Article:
First, growing inequality is the flip side of something else: shrinking opportunity. Whenever we diminish equality of opportunity, it means that we are not using some of our most valuable assets—our people—in the most productive way possible. Second, many of the distortions that lead to inequality—such as those associated with monopoly power and preferential tax treatment for special interests—undermine the efficiency of the economy. This new inequality goes on to create new distortions, undermining efficiency even further. To give just one example, far too many of our most talented young people, seeing the astronomical rewards, have gone into finance rather than into fields that would lead to a more productive and healthy economy.
Third, and perhaps most important, a modern economy requires “collective action”—it needs government to invest in infrastructure, education, and technology. The United States and the world have benefited greatly from government-sponsored research that led to the Internet, to advances in public health, and so on. But America has long suffered from an under-investment in infrastructure (look at the condition of our highways and bridges, our railroads and airports), in basic research, and in education at all levels. Further cutbacks in these areas lie ahead.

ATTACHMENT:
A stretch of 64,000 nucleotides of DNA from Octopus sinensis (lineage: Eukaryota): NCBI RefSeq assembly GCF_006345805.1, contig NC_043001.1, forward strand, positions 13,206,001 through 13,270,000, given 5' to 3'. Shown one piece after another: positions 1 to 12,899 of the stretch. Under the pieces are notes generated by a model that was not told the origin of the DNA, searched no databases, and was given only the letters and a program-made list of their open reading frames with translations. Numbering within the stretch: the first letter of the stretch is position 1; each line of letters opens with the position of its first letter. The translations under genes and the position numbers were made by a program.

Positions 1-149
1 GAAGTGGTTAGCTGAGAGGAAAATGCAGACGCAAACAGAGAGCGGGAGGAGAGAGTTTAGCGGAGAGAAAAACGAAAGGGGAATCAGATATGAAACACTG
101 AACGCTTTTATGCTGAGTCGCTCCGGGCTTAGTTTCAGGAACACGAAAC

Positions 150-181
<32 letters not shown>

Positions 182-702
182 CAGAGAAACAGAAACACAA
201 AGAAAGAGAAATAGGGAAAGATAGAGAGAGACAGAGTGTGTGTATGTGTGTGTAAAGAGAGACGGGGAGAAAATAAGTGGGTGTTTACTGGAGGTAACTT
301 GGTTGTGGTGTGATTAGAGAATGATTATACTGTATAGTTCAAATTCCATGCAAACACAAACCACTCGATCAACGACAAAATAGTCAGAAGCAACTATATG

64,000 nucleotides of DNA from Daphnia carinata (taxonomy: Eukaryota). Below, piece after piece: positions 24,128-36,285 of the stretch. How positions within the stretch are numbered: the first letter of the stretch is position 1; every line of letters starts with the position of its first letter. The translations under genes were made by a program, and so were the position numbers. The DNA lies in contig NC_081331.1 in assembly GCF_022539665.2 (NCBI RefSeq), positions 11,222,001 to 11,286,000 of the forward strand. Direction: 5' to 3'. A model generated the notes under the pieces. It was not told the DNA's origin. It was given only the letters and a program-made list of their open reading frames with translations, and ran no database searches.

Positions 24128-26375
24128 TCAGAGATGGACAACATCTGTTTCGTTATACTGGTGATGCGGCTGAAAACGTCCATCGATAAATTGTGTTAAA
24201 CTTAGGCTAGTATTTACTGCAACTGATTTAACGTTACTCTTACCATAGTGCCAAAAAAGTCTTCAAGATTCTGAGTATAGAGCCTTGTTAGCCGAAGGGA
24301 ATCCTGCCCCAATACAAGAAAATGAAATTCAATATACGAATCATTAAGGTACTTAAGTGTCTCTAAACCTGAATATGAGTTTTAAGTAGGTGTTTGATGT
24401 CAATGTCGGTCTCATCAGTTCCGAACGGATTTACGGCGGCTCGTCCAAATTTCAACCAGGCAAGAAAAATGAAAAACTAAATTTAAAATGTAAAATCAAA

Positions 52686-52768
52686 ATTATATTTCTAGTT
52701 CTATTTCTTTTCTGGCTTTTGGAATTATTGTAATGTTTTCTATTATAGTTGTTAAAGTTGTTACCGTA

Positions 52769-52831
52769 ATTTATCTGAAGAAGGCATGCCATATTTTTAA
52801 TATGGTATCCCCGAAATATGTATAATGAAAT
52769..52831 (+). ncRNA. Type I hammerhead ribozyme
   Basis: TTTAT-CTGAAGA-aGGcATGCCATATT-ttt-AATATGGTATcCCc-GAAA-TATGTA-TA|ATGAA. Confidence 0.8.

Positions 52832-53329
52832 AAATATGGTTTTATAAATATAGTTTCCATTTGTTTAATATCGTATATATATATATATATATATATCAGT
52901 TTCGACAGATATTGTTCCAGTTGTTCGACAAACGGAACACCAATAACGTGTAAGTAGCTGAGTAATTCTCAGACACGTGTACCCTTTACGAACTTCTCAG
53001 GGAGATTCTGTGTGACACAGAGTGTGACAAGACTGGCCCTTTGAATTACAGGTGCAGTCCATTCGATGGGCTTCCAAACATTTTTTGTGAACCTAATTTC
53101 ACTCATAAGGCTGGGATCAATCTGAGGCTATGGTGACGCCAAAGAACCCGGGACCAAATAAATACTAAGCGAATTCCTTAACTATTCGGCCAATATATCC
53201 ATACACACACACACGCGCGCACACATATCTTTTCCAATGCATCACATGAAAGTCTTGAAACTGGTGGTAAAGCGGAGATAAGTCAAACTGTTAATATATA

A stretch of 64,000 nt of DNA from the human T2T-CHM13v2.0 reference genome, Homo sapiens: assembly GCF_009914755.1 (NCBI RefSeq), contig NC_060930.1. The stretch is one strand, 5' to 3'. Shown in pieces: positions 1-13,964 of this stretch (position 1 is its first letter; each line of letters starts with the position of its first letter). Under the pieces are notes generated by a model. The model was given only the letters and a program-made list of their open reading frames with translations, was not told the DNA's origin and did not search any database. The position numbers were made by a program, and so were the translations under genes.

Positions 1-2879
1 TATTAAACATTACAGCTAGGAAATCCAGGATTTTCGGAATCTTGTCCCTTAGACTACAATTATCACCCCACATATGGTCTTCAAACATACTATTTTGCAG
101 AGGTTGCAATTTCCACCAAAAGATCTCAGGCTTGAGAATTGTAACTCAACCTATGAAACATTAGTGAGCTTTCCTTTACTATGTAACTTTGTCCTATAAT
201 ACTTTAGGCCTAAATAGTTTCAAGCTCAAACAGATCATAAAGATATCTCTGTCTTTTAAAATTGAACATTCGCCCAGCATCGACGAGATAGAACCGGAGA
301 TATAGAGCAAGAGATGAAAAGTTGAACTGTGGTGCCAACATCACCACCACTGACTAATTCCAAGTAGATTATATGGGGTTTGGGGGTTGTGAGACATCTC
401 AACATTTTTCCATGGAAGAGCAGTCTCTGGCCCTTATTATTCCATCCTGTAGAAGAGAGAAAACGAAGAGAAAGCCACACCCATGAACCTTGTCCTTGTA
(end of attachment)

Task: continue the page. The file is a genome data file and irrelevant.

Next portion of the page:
None of this should come as a surprise—it is simply what happens when a society’s wealth distribution becomes lopsided. The more divided a society becomes in terms of wealth, the more reluctant the wealthy become to spend money on common needs. The rich don’t need to rely on government for parks or education or medical care or personal security—they can buy all these things for themselves. In the process, they become more distant from ordinary people, losing whatever empathy they may once have had. They also worry about strong government—one that could use its powers to adjust the balance, take some of their wealth, and invest it for the common good. The top 1 percent may complain about the kind of government we have in America, but in truth they like it just fine: too gridlocked to re-distribute, too divided to do anything but lower taxes.

3 August 2011

Looking out for those who count

Andrew Levine has a good analysis of Obama's recent capitulation on the debt ceiling:

[Excerpt] Obama surrendered for one overwhelming reason --because he wanted to; because he is not just in the game to win, but to win for Wall Street. The time is long past due for liberals to face that reality, and to deal with it not, not as Obama and his advisors expect, by acquiescing out of fear that the alternative is even worse, but in a constructive way. If a Dump Obama cannot get going now, then when?

2 August 2011

A war ceiling?

I agree with Tom

1 August 2011

Debt ceiling

As far as I can tell from the simple descriptions of the budget deal in media clips, the new plan represents a complete capitulation by Obama and the Democrats. There evidently won't be a single revenue enhancing measure. Tax breaks for the richest Americans--that sacred cow of the Republican party--will continue as is. Exactly how this represents a "sacrifice" or a "compromise" by the far right escapes me. The only bright spot is that the bloated military budget may be cut. I'll believe it when I see it.